Enterprise Chambers is ranked amongst the leading sets at the chancery commercial bar. Chambers has a strong bias towards litigation and all of its barristers tend to have a firmly court-centred practice. It is a long-established but forward thinking set, with 26 members in London (former members including Lord Millett, Lord Cross, Lord Justice Balcombe and Mr Justice Mann) and equally thriving branches in Bristol, Leeds and Newcastle. Chambers values the ability of its members to approach problems in a manner which is both intellectually rigorous and practically grounded and it prides itself on its down-to-earth and client-friendly reputation.
Insolvency and company, including: all aspects of the insolvency of companies, partnerships and individuals; directors’ duties; fraudulent and wrongful trading and other misconduct; international and cross-border insolvency; and shareholders’ disputes. Property, including: both real property law and landlord and tenant practice. The former covers issues arising from the sale of land, land registration, mortgages, easements, adverse possession and property fraud, amongst others. The latter covers issues arising from leases of all types, whether business, agricultural or social housing tenancies. Commercial, including: general contractual disputes and issues arising from the sale of goods, banking, guarantees, consumer credit, business finance, carriage of goods, civil fraud, professional negligence, regulatory matters, and private international law. Equitable remedies, covering: injunctions (including freezing injunctions and search orders), specific performance, and issues arising from constructive trusts, fiduciary duties, fraud and tracing, restitution, estoppel, rectification and rescission.
Applications are invited from candidates with a minimum 2.1 degree or equivalent. We seek the best candidates regardless of their background. We always aim to recruit our starter junior tenants from our pupils and most pupils over the last several years have gone on to be offered tenancy and started practice in chambers. We therefore look to offer pupillage to those candidates who have the potential to succeed as tenants in chambers.
Chambers offers one 12-month pupillage in London each year (recruitment for our Leeds, Newcastle and Bristol branches is conducted separately). Pupils have a minimum of four supervisors and are encouraged to work for other members of chambers to give them the best exposure to all areas of chambers’ practice. Our goal is to make pupillage as stimulating and enjoyable as possible and to prepare pupils for a successful practice at the Bar. To that end, pupils in their second six are offered real advocacy experience in court, at an appropriate level, with the support of chambers.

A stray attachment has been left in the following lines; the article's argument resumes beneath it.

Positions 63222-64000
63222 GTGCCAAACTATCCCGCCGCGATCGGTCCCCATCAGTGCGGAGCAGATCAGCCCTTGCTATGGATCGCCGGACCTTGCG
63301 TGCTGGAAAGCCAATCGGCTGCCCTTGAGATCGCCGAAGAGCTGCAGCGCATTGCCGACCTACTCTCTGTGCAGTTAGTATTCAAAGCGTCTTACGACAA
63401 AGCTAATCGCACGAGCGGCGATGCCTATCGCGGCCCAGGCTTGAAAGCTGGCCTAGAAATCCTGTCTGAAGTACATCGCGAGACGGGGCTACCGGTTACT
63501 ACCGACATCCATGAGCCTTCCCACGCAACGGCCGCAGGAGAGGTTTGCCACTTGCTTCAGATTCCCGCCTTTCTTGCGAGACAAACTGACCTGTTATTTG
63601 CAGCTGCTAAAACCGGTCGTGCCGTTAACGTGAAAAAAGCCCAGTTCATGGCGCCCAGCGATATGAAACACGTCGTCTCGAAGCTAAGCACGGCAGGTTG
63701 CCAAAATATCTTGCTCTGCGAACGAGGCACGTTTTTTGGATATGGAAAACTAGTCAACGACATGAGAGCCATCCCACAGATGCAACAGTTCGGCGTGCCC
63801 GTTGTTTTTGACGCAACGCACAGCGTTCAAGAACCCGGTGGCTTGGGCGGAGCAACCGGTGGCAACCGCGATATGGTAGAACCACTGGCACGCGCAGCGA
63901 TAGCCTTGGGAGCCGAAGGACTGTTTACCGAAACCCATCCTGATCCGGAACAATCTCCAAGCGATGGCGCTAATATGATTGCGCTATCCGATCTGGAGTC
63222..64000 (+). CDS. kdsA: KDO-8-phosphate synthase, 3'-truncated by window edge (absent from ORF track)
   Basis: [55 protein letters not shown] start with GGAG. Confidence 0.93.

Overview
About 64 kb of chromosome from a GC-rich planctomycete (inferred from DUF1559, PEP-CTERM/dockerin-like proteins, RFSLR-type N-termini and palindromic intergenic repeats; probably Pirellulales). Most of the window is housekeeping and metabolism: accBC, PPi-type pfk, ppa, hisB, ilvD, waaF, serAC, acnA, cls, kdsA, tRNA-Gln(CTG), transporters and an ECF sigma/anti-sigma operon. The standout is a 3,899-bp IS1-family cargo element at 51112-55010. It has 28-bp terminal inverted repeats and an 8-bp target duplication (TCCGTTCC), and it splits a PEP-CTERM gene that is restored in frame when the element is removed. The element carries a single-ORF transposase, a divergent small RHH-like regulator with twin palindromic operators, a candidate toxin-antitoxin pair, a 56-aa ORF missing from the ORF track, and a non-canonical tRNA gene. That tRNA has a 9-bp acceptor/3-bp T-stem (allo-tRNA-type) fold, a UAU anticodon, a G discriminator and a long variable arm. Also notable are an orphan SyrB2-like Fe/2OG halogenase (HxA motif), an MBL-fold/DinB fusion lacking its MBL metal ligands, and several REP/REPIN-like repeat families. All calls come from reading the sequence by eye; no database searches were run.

Through the Pupillage Gateway. Further information about the selection process is available on our website.
Please see our website to apply for mini-pupillage.
The pupillage award is currently £55,000, including £5,000 of guaranteed earnings. A proportion of this as agreed with chambers may be drawn down in advance. The award may be subject to review and applicants are referred to the Pupillage Gateway for confirmation of the amount.
Traditional chancery includes trusts, probate, real property and tax, while commercial chancery covers a range of finance and business disputes.
Commercial dispute resolution
The commercial Bar covers a range of areas, including banking, sale of goods and shipping, insolvency, civil fraud, and insurance/reinsurance.
Company law is relevant to almost everything a company does, from filing annual returns to proper procedure in relation to board decisions.
Landlord & tenant/housing
Housing/landlord and tenant law encompasses all aspects of residential and commercial tenancies covering issues like disrepair, human rights and succession.
Barristers involved in this field deal with claims against professionals such as architects, accountants, solicitors and financial advisers.
Property law (now sometimes labelled as real estate) embraces a wide range of work, including real property, such as contracts for sale, covenants and land registration, trusts over land; and commercial and residential tenancies involving issues as diverse as disrepair, possession claims, succession and assignment.